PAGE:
The CPI registered an annual reading of 5.6% in May, down from 6.8% in April. This was the lowest level of inflation since April 2022.

ANZ senior economist Adelaide Timbrell said while the latest reading signalled a moderation, it is still expected for the Reserve Bank of Australia to raise the cash rate in July and August.

“Though given the last two decisions were described by the RBA Board as “finely balanced”, there is a chance the monthly CPI data could shift the RBA to a pause in July.

“This would shift the timing of our forecast peak cash rate of 4.6% but not the level of peak.”

Ms Timbrell noted while the latest CPI reading showed a substantial moderation, underlying measures seem “less encouraging.”

“CPI excluding volatile items and holiday travel — which was a focus in the RBA Board’s June Minutes — showed almost no moderation.

Adding to the case for a cash rate increase in July is the strong labour market — over the three months of May, employment growth was at 143,000 while unemployment rate was at 3.6%.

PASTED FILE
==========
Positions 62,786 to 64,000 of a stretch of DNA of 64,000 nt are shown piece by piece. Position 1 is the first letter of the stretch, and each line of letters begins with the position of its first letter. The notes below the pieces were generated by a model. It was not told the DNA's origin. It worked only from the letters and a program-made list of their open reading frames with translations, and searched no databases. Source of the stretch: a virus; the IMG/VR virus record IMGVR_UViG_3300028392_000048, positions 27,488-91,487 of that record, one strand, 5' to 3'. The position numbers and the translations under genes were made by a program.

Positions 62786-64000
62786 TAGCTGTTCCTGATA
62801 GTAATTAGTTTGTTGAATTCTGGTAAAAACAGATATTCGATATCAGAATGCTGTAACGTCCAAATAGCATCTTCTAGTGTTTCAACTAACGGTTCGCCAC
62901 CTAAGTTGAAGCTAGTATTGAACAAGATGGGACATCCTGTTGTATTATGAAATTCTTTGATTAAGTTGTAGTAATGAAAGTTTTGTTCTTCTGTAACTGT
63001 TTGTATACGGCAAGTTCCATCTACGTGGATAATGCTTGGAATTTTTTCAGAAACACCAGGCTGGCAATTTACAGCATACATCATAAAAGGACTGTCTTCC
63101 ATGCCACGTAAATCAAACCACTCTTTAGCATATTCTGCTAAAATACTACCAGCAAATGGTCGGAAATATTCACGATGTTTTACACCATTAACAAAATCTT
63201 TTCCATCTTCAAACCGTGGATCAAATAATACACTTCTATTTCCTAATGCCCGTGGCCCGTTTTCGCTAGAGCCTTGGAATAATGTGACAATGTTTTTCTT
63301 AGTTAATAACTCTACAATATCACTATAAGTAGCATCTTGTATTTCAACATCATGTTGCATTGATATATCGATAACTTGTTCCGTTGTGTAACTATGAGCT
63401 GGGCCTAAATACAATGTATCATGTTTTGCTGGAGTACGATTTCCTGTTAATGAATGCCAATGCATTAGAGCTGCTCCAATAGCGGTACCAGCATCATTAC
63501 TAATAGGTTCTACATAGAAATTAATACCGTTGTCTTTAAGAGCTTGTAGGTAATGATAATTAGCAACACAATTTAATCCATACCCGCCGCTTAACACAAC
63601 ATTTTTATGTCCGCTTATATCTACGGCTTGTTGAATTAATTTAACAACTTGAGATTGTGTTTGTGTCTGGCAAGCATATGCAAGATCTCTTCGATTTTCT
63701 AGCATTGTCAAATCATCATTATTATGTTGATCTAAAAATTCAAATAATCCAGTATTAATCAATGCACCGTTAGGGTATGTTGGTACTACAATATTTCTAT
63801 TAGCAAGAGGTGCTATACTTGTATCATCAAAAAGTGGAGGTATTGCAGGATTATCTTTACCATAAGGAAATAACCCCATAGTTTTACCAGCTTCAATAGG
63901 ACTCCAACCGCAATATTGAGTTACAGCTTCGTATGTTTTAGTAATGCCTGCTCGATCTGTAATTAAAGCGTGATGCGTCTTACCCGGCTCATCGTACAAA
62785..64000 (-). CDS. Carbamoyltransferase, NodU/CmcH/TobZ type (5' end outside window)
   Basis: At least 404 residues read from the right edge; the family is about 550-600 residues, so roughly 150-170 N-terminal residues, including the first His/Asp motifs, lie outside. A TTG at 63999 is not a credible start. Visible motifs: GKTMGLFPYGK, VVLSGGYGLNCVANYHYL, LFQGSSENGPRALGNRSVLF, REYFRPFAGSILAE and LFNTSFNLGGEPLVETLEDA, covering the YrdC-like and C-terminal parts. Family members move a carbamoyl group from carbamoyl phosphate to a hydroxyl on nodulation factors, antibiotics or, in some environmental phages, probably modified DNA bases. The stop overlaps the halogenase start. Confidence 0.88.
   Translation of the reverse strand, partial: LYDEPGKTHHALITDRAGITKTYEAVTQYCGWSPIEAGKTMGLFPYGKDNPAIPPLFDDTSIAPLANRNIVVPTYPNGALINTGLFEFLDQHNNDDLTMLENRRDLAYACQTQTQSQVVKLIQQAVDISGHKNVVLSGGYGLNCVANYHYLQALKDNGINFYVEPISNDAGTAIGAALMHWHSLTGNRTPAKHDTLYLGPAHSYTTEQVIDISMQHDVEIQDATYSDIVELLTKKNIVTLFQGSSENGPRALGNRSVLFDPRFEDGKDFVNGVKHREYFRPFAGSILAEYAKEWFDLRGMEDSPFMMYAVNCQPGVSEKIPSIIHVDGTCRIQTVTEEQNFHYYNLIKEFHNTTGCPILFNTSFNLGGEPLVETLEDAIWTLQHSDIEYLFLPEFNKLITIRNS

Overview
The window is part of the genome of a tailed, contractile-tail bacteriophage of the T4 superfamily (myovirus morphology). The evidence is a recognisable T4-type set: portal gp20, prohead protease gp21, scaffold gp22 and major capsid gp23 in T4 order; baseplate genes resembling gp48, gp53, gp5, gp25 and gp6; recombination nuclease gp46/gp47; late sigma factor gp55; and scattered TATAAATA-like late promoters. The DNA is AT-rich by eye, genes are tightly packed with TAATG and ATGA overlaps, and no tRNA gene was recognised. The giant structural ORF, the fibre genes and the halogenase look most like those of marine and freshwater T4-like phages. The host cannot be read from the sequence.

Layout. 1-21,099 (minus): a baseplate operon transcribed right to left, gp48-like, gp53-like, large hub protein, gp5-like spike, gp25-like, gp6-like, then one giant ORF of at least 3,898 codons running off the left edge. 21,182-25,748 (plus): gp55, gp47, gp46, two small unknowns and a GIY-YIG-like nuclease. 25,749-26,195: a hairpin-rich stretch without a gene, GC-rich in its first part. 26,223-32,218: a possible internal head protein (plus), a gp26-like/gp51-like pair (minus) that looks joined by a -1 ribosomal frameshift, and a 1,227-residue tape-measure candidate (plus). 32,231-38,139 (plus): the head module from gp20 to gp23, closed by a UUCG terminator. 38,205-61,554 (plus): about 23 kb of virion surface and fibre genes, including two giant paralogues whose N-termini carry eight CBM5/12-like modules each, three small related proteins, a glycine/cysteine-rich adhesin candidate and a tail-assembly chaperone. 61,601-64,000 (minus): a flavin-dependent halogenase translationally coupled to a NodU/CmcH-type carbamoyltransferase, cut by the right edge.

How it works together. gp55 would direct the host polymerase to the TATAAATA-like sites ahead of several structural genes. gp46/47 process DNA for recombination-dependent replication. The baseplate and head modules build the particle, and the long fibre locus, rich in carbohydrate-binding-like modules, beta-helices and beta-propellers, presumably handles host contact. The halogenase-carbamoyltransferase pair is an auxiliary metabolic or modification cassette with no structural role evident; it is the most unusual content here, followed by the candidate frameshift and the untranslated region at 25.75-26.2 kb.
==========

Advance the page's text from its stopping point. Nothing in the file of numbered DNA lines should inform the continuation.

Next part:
“Other recent economic data that could offset optimism from the encouraging headline monthly CPI result include the rapid increase in unit labour costs in the year to quarter-one 2023, future increases in electricity prices, and ongoing wage increases,” Ms Timbrell said.

NAB economist Taylor Nugent shared similar thoughts, adding that while the relief on the headline measure is “optically useful”, it would be of little comfort to RBA, especially given its concerns about the persistence of inflation across the stickier parts of the basket.

“The RBA’s recent decisions to increase rates after the April pause have been centred around an assessment of upside risks to inflation from sticky services inflation and shifts in wage and price setting behaviour,” he said.

“NAB continues to expect the RBA to raise rates to 4.6% in coming months, pencilling in July and August.”

“However, the RBA’s bias argues towards a hike in July, though their April instinct to pause in anticipation of a full forecast update and full quarterly CPI before delivering a hike in May is a precedent that makes July less certain.”

As of press time, CommBank and Westpac economists have yet to update their RBA rate forecast that takes into account the latest inflation reading.